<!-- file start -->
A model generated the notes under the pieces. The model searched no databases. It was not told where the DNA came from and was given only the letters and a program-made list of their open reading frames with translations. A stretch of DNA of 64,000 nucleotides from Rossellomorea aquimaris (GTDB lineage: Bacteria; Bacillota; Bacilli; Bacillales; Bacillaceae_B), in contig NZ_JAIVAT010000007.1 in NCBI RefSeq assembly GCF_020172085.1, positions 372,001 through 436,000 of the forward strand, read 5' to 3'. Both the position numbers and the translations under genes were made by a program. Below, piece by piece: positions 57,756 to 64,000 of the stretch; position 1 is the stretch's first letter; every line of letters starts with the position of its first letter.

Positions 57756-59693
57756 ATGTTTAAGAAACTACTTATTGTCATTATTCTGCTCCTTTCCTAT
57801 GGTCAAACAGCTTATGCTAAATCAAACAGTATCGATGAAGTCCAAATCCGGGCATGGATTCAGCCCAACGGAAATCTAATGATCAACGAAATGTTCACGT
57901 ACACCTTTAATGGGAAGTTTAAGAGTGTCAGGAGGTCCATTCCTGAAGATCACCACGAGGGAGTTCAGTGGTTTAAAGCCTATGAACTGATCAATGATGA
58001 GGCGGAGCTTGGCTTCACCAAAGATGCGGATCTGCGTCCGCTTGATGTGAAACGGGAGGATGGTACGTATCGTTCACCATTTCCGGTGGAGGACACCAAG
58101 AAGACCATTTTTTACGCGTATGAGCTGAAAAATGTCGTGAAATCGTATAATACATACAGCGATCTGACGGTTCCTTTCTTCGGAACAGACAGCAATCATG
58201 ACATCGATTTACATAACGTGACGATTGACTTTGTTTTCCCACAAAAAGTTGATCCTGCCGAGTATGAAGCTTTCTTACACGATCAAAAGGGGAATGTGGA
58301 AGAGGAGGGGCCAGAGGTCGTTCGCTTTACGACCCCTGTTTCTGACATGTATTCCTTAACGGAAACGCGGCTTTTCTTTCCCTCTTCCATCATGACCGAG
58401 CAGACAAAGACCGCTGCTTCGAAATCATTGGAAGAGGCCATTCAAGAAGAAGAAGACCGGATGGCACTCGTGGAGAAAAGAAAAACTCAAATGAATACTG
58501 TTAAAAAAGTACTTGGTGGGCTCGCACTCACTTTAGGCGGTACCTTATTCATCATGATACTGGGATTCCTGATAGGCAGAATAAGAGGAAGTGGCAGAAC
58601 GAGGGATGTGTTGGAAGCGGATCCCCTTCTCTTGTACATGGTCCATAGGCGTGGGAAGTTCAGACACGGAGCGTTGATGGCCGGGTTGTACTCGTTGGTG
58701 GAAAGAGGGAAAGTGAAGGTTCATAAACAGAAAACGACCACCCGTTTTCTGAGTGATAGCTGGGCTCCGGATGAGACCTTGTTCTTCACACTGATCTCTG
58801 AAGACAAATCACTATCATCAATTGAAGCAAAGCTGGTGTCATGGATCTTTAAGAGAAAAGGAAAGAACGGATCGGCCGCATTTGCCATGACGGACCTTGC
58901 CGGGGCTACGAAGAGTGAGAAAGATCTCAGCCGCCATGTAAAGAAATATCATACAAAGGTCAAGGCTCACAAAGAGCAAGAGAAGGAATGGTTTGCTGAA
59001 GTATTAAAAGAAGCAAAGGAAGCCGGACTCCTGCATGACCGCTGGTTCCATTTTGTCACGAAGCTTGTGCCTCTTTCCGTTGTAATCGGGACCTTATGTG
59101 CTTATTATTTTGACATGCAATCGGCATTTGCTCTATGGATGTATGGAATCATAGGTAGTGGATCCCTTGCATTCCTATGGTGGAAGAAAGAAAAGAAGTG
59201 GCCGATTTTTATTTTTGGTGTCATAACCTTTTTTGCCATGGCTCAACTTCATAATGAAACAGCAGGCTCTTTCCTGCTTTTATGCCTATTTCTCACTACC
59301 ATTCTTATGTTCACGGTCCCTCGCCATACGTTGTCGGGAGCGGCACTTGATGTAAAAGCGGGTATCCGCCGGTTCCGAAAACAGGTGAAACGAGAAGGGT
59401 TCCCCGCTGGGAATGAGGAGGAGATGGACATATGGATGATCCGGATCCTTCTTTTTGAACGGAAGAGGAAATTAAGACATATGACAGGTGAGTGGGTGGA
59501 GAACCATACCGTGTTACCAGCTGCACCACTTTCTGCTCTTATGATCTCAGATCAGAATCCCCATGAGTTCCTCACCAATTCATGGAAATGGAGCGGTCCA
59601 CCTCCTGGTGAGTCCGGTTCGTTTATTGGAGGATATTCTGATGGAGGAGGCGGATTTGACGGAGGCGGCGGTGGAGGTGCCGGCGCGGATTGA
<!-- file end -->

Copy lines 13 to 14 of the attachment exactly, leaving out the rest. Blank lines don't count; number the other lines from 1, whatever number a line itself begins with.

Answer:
58701 GAAAGAGGGAAAGTGAAGGTTCATAAACAGAAAACGACCACCCGTTTTCTGAGTGATAGCTGGGCTCCGGATGAGACCTTGTTCTTCACACTGATCTCTG
58801 AAGACAAATCACTATCATCAATTGAAGCAAAGCTGGTGTCATGGATCTTTAAGAGAAAAGGAAAGAACGGATCGGCCGCATTTGCCATGACGGACCTTGC